Cliff Sims, the former White House aide, has just published a spicy tell-all book about his year and a half in the Trump administration’s communications shop. It’s Sims’ attempt to make America’s White House exposés great again — and he mostly succeeds.
First, the bad news for anyone who prizes organizational loyalty: Sims stabs his boss in the back. The good news: His boss was Sean Spicer.
Sims’ book, “Team of Vipers: My 500 Extraordinary Days in the Trump White House,” has its ups and downs, and it’s never more up (and riveting) then when it’s getting down and dirty about Mr. Spicer.
Sims also kicks lots of mud on the boots of John Kelly. His portrayal of Kellyanne Conway as a first-class leaker further sullies her reputation.
Sims showers praise on Hope Hicks — although a cynic might be justified in wondering if he’s angling for a job at her new employer, 21st Century Fox.
As someone who regularly monitors right-wing media outlets for my website TheRighting, I was particularly interested in the role of former Breitbart boss Steve Bannon (Spoiler alert: He behaved worse than I feared).
Even if you’re not a political junkie, there’s a lot to recommend about “Team of Vipers.” Sims survived for 18 long months in the snakepit of the Trump administration, and careful readers can pull some useful marketing tips from the pages of the book.
Here are just a few of them.
Tip: Brand your concepts simply (really simply!) If you can’t explain your position, ideology or product in a simple phrase, no one will understand it easily. And worse yet, they won’t buy it. Examples: Make America Great Again, Drain the Swamp, Build the Wall. Any questions?
Tip: Take credit for something big and powerful. When asked by President Trump about a possible choice for his attorney general, Sims immediately suggested Jeff Sessions, whom he knew from his previous job as the CEO of the Alabama news site Yellowhammer.
And guess what? Trump liked the idea. Sims took credit for the choice. He was doing his best to defend himself from the idea vampires who suck the fingerprints off of brilliant concepts and pass them off as their own. Sims’ instincts were sound and generated enormous political capital for the young staffer that carried far even after Sessions’ star dimmed.
Tip: Pick a favored communications channel, master it and use it to hammer home your messages. FDR had radio. JFK, with his good looks and GQ-perfect hair, used television to perfection.
For Trump, it’s Twitter, which Sims maintains is one of the President’s most prized possessions. Zorro had his sword and Trump uses his tweets with equal deadly flair and aim. Marketing professionals, especially those in politics, would be well served by studying Trump’s adept use of the platform.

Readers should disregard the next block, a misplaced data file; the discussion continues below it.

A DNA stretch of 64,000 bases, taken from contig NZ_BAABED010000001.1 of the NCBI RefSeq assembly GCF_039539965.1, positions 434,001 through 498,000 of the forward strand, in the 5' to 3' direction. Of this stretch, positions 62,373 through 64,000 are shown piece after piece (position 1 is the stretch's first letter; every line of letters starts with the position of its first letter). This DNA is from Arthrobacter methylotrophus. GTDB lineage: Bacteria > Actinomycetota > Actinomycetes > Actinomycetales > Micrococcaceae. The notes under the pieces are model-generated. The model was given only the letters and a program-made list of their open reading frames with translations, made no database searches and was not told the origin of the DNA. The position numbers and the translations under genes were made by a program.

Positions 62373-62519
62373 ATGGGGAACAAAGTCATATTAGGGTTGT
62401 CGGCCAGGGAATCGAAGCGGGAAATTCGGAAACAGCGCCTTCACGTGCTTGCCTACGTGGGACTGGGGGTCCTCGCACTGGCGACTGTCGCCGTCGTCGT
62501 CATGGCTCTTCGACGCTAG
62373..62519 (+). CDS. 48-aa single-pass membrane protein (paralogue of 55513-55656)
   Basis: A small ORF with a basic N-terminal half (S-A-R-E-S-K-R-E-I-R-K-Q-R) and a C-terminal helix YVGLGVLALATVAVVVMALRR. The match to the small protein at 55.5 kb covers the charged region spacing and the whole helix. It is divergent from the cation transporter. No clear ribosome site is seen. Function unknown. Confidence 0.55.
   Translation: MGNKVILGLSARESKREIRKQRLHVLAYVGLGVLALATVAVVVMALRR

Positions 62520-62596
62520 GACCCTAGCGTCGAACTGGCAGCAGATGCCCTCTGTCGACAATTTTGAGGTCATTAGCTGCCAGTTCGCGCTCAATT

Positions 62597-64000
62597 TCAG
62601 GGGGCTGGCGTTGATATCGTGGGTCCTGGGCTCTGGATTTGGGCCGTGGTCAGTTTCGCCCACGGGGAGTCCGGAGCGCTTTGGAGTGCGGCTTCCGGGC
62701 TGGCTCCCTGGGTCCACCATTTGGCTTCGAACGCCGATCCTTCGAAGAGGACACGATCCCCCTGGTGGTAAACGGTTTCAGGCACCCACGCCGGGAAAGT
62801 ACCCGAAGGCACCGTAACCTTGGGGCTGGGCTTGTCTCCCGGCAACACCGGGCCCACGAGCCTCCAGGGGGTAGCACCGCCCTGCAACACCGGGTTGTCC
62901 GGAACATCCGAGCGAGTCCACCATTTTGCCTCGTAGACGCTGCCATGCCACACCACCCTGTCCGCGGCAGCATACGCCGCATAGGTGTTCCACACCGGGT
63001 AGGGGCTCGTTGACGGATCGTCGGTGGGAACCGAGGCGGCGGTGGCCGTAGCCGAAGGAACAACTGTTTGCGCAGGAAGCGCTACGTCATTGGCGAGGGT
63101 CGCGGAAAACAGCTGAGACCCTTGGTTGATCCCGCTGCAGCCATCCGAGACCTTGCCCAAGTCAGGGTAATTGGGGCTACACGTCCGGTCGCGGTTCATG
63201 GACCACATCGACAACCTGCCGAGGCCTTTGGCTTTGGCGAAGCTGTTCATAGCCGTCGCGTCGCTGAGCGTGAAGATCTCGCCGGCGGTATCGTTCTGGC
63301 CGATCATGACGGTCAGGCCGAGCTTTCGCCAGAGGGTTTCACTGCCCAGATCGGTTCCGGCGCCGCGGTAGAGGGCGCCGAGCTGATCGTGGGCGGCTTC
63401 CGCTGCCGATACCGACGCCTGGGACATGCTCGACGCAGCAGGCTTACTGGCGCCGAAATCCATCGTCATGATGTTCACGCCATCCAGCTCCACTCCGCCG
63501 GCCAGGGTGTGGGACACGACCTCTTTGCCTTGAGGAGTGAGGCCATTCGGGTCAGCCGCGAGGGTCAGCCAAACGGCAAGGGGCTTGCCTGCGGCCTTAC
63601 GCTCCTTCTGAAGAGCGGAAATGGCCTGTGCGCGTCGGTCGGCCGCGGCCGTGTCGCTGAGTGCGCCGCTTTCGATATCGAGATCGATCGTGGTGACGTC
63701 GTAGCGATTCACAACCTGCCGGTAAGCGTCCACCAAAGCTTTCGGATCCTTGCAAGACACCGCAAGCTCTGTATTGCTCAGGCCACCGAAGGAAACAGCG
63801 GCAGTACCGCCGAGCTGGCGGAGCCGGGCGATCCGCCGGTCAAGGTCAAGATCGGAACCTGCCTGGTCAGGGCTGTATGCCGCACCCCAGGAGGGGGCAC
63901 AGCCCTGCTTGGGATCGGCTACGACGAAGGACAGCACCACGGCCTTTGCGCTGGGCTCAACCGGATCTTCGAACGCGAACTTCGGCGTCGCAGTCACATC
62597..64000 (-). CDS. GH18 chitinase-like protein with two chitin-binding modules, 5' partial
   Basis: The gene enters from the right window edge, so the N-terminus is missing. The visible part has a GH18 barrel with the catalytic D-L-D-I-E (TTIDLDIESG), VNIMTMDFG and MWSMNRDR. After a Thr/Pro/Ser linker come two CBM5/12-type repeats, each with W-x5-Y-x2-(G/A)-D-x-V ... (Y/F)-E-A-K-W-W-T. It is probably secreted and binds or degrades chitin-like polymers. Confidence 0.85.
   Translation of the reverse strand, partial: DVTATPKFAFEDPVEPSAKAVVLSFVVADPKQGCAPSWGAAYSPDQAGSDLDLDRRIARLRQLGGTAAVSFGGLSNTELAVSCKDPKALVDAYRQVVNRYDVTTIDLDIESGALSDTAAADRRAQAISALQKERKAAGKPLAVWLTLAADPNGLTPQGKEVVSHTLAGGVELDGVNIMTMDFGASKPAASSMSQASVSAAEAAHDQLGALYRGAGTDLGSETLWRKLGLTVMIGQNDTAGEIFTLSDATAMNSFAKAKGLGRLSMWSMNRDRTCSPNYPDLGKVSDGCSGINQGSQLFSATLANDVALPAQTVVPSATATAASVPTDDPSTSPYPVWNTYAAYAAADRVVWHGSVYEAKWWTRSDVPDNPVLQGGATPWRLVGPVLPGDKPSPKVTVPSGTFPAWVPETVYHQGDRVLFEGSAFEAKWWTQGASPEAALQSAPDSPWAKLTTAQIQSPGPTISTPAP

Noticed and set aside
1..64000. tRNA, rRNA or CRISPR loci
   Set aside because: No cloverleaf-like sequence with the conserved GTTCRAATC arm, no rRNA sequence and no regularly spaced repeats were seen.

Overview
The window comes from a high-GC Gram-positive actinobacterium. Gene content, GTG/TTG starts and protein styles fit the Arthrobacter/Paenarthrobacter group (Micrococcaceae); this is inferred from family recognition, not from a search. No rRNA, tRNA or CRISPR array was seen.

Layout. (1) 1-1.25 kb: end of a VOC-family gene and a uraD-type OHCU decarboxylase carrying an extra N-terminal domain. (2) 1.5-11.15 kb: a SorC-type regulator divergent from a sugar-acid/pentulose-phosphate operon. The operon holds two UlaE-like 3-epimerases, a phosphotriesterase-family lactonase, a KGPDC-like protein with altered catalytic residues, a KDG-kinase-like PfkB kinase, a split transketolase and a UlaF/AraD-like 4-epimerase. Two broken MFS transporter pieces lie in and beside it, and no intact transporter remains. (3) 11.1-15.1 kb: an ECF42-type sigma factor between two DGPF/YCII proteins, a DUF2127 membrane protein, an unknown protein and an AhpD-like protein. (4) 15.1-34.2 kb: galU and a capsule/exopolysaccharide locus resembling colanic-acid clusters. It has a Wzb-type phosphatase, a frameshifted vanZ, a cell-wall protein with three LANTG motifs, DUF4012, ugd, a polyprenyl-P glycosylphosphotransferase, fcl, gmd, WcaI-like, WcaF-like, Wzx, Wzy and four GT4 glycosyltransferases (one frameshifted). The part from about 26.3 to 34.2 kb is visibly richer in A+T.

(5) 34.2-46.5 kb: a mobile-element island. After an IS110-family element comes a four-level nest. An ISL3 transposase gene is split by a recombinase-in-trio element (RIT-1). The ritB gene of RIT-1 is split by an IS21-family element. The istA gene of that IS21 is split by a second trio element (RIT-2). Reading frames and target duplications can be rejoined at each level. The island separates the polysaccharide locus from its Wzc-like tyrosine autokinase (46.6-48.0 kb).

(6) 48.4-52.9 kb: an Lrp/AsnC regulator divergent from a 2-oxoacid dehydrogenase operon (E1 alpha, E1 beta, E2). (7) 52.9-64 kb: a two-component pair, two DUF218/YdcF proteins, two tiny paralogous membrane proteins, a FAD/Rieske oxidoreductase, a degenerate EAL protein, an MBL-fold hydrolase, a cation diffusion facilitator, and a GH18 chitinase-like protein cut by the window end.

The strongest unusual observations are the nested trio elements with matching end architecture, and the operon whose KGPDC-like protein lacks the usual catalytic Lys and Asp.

Tip: Double-check your facts before pushing your message. Anyone remember Sean Spicer’s first press conference about crowd size after President Trump’s inauguration? Hard to forget. But the crowd size was not Spicer’s only factual error that day, according to Sims. He lifts the curtain on the harrowing hours just before the press conference when it was clear that Spicer did not have all the facts he needed to meet the press.
Tip: If your boss looks like crap before an important meeting or public appearance, tell him. Anyone remember Sean Spicer’s first press conference about crowd size after President Trump’s inauguration? (See: suit, ill-fitting)
Tip: Let the boss take credit for your ideas (and don’t outshine the boss). This seems like pretty simple advice, but it was ignored repeatedly by some people who should have known better, according to Sims. Scaramucci got caught leaning too far over his Gucci loafers with his love of the spotlight, and Bannon’s profile was way too high as well. The takeaway: sometimes mushrooms live longer than sunflowers.
Tip: Always take extraordinary care physically positioning your CEO or candidate during a television interview. Sims learned this lesson from working closely with Trump, who picked up a few tricks from his days as a reality television star. In particular, he didn’t like a white backdrop because his blonde-ish, orange-ish hair faded into it. Sims tells readers to always have the shot framed exactly how you want it. And never be afraid to have the lighting turned down.
Tip: All employees are disposable. That’s the lesson of the Trump White House where loyalty, as Sims personally discovered, was a one-way street. But it’s a lesson for all employees, whether or not they’re in marketing.
Tip: If you’re going to burn a bridge, use dynamite. Whatever you think about Cliff Sims, he’s got some explosive allegations in his bridge-burning book. He’ll never write talking points in this town again.